They came by the dozens to a union hall outside Philadelphia on May 13, bearing homemade T-shirts, vintage campaign buttons, even their own original poetry. “We stood aside/Eight years ago/And saw our dream/Replaced, you know,” read Diane Bowman, executive director of the Pennsylvania Democratic Party, reciting her personal elegy to Hillary Clinton’s 2008 campaign. “Now we are ready once again.”
Thus began one of many tent revivals that Clinton’s campaign brass is counting on to win her the White House. Ken Schulz, a lanky, bespectacled veteran of President Obama’s two campaigns, played the role of pastor, with a Sunday-school talent for channeling enthusiasm. “Clap once if you can hear me,” the Clinton staffer shouted above the din of 85 supporters, before asking them to gather in groups of five to share personal tales of why they support Clinton. He then asked for new organizing ideas. “Flash mobs,” said one supporter. That was followed by a “digital call to action.” The supporters took out their phones to tweet and share photos and selfies with the hashtag #Hillary2016.
The same scene has been playing out across the country, thanks to roughly 100 Clinton aides who are rewriting the normal launch script by deploying far beyond the early primary and caucus states of Iowa, New Hampshire, South Carolina and Nevada. Instead, Clinton will send her staff this spring to all 50 states, the District of Columbia and each overseas U.S. territory. “We want to be ready for any scenario, so having organizing take place outside the early four states allows you to do that,” says Marlon Marshall, deputy field director for the 2012 Obama run and now Clinton’s director of state campaigns and political engagement.
It is a massive, expensive and risky early investment of resources, but Clinton aides are betting it will pay even bigger strategic dividends. While the first votes in the Iowa caucuses are more than eight months away–the Pennsylvania primary is almost a year off–Clinton’s team wants to send the message that after being outorganized by Obama in 2008, she plans to marshal a movement in 2016.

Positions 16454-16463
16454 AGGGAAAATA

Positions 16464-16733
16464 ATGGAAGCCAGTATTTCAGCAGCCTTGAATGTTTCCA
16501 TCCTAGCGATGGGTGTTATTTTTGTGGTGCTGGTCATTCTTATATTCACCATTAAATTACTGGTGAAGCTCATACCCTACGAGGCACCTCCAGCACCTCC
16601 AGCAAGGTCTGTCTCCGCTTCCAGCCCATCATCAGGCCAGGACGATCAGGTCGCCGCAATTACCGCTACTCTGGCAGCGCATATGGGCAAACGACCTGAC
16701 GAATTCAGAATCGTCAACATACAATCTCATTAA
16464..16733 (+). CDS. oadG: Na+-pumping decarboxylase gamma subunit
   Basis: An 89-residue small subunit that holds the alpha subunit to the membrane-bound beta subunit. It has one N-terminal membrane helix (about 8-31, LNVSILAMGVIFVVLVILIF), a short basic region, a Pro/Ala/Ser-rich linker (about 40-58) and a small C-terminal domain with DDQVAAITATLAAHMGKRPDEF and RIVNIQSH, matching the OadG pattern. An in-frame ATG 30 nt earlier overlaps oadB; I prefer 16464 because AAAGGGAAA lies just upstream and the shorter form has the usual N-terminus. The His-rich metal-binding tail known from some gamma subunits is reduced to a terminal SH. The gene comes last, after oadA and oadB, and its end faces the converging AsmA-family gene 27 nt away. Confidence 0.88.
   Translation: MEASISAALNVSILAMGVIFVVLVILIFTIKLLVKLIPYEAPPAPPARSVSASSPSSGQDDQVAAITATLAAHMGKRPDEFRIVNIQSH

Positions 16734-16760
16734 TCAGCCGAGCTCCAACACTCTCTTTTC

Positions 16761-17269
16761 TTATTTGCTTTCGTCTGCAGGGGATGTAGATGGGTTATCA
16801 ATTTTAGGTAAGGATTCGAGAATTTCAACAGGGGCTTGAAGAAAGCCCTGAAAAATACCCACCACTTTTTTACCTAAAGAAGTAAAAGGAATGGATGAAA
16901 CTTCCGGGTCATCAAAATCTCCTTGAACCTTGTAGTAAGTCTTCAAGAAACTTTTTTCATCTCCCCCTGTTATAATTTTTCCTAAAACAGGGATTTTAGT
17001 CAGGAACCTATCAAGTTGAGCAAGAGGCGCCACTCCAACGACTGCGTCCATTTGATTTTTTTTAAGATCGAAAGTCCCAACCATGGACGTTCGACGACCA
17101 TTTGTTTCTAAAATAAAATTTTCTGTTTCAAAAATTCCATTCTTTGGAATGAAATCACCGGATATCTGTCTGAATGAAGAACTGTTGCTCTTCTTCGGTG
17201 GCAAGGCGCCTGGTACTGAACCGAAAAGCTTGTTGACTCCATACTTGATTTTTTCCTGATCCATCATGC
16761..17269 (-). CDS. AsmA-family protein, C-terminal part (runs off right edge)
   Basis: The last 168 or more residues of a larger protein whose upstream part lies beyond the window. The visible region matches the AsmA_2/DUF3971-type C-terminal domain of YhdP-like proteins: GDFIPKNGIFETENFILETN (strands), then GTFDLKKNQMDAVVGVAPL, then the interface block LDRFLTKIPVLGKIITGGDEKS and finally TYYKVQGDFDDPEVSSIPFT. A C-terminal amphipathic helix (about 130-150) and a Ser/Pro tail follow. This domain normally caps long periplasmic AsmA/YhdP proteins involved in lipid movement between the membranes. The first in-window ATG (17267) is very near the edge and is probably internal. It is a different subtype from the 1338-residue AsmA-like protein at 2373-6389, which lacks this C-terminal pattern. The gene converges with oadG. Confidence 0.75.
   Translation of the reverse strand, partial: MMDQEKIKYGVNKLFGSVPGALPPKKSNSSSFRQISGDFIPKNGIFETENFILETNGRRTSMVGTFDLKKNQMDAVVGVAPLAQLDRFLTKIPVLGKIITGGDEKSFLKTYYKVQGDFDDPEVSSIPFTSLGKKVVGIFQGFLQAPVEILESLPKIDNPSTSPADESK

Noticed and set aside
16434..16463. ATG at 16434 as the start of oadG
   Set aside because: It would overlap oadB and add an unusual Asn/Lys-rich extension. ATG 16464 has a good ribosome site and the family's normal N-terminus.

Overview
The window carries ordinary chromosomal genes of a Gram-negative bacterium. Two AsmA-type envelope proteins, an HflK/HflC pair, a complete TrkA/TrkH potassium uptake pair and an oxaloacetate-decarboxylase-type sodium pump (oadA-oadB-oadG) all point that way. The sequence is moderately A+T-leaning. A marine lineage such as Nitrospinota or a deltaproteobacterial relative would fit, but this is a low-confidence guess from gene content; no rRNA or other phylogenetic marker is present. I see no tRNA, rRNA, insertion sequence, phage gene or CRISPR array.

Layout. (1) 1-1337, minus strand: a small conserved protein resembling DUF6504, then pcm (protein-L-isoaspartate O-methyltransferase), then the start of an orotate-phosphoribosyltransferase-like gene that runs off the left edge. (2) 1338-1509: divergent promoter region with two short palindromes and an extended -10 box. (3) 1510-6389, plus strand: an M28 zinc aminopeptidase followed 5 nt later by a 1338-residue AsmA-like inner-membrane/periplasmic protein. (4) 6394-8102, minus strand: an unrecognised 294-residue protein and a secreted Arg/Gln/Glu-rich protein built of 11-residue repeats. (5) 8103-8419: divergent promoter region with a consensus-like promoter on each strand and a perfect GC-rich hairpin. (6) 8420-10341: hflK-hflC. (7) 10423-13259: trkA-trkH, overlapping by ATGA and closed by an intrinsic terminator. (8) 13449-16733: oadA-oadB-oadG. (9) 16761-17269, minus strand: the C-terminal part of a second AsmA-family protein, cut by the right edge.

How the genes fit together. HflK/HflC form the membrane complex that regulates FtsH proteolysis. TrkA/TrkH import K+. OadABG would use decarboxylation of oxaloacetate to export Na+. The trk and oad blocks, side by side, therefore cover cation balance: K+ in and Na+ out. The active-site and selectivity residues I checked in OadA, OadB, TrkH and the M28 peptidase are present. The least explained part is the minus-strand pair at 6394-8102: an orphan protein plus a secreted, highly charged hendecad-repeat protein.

Soon the campaign will hold hundreds of house parties across the country in a nationwide “day of action” pegged to Clinton’s first major campaign rally, in late May. Afterward, the paid organizers will retreat to the early states, leaving behind, at least in theory, a far-flung network of volunteers to continue organizing independently. Even in states such as Utah and Texas, where Clinton has almost no shot at winning electoral votes, supporters will be called on to make phone calls, encourage their friends to give money and travel to knock on doors.
The undertaking harks back to the 50-state strategy of former Democratic hopeful Howard Dean, who mentored several of Clinton’s top staffers. So far, no other candidate, Republican or Democrat, has the ability or will to match it.
That only adds to the excitement of true believers like Helene Ratner, 61, of Langhorne, Pa., the most active Clinton volunteer in the Keystone State, according to Schulz. She told TIME she has personally signed up 1,000 people for Ready for Hillary, the precampaign super PAC, and an additional 500 for the campaign since the announcement last month. Schulz’s remarks to a crowd of strangers, who had given up their Saturday for a candidate who may never face a serious primary challenge in her state, summed up the Clinton strategy in just a few words: “Every single thing that we do now is going to snowball,” he said.
This appears in the May 25, 2015 issue of TIME.